7 minutes

Behind The Breach: MFA Everywhere, Yes. MFA For Everyone, No.

Many organizations adopt an “MFA everywhere” approach, embracing Multi-Factor Authentication (MFA) to safeguard against account compromise and prevent additional access to compromised accounts. 

Organizations commonly deploy conditional access policies (CAPs) that mandate multi-factor authentication (MFA) in specific scenarios, such as when users are off-network, while exempting it in other cases, like accessing resources from corporate IP spaces. Obsidian’s Threat Research team has observed recent instances where MFA enforcement policies, though intended to enhance security, can inadvertently cause harm

In this blog post, we explore how these scenarios occur, drawing examples from our investigations in Microsoft environments. We then explore security measures that can prevent this from occurring within your organization. 

How attackers leverage MFA:

Upon gaining access to an account, an attacker frequently registers an MFA method so they can:

  1. Freely move between services: Registering an MFA method allows the attacker to seamlessly move to other services, leveraging their own registered MFA method.
  2. Gain persistence: If the attacker’s compromised session expires, they can regain access to the account by using the username and password along with their maliciously registered MFA method. This bypasses the need to compromise the victim’s MFA again.
  3. Abuse SSPR: There is a growing trend of Self-Service Password Reset (SSPR) abuse linked to malicious MFA methods for persistence. After being evicted from an account, the attacker can employ the malicious MFA method to execute a single-factor verification SSPR flow, initiating a battle for account control between the victim and the attacker. 

Given these troubling implications, it’s important for security teams to not only enforce MFA but also have strict controls around the registration of MFA methods.

What we’ve observed: 

In our research, we discovered several concerning trends in organizations’ approach to MFA:

  • Insufficient MFA requirements: 11% of Microsoft tenants restrict MFA registration to trusted locations and devices, impacting overall security.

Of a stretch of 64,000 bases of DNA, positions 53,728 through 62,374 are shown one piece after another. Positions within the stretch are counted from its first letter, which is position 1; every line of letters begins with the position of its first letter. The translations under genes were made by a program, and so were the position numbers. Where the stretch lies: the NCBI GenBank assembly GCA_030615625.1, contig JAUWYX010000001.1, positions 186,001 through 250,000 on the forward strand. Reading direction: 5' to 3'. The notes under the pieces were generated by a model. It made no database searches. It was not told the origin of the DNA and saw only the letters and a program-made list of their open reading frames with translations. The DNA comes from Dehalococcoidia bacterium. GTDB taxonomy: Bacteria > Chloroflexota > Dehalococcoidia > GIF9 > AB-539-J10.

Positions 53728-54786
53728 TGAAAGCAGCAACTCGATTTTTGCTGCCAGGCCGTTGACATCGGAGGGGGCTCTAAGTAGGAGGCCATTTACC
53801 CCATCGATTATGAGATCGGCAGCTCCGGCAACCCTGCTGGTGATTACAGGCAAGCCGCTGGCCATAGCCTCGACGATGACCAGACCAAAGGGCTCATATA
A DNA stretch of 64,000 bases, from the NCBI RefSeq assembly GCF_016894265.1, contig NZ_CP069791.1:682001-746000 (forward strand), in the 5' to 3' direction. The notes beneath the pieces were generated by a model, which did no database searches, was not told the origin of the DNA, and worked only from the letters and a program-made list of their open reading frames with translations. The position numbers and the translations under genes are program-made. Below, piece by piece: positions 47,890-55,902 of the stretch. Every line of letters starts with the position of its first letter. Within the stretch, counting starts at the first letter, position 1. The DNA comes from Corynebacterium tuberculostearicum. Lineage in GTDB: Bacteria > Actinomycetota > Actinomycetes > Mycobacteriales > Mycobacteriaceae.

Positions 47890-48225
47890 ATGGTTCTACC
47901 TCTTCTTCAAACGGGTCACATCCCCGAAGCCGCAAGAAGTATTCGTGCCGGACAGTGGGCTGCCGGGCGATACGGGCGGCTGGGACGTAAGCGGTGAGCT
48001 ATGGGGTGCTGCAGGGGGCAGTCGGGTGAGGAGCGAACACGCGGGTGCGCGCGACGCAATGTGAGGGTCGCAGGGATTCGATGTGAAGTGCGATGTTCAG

• Inconsistent requirements: 39% of tenants mandate MFA from untrusted locations but not from trusted ones, leaving vulnerabilities in user accounts.
  • Neglect of on-site users: Employees on-site, in “trusted environments” may lack MFA methods, making them vulnerable to conditional access policy flaws.
  • Increased avenues for exploitation: Conditional access policies that enforce MFA during initial sign-on give attackers opportunities to gain and maintain access.


The following scenarios are examples of conditional access policies that backfire when no MFA registration restrictions are in place.

  1. CAP requires MFA or domain-joined devices for certain apps. A password spray attack against the OfficeHome app hits on a 2-year-old dormant account with no MFA registered. The password login succeeds, but since the OfficeHome application requires a domain-joined device, the login is blocked. The attacker tries logging in to a different app, “Application Management Gateway”, which triggers a policy that requires MFA, prompting the attacker to register an MFA method. The attacker continued using this application’s CAP to register MFA for each account compromised in the tenant. Now with MFA, they are able to access different applications, including the ability to access virtual desktop environments (VDI). The machines in the VDI environment are domain joined, satisfying the original requirements for accessing the OfficeHome application and allowing the threat actor further lateral movement.
  2. CAP requires MFA when coming from untrusted locations. A group of users and admin accounts have only ever accessed core business applications from the corporate IP space. A compromised admin account resets the password for another account. The attacker logs in from a new location outside of the corporate IP space, triggering the policy that requires MFA. Since no MFA existed on the account, the attacker registers their own MFA method. Obsidian insights reveal that 39% of all Microsoft orgs have these types of policies enabled without any restrictions on how MFA can be registered.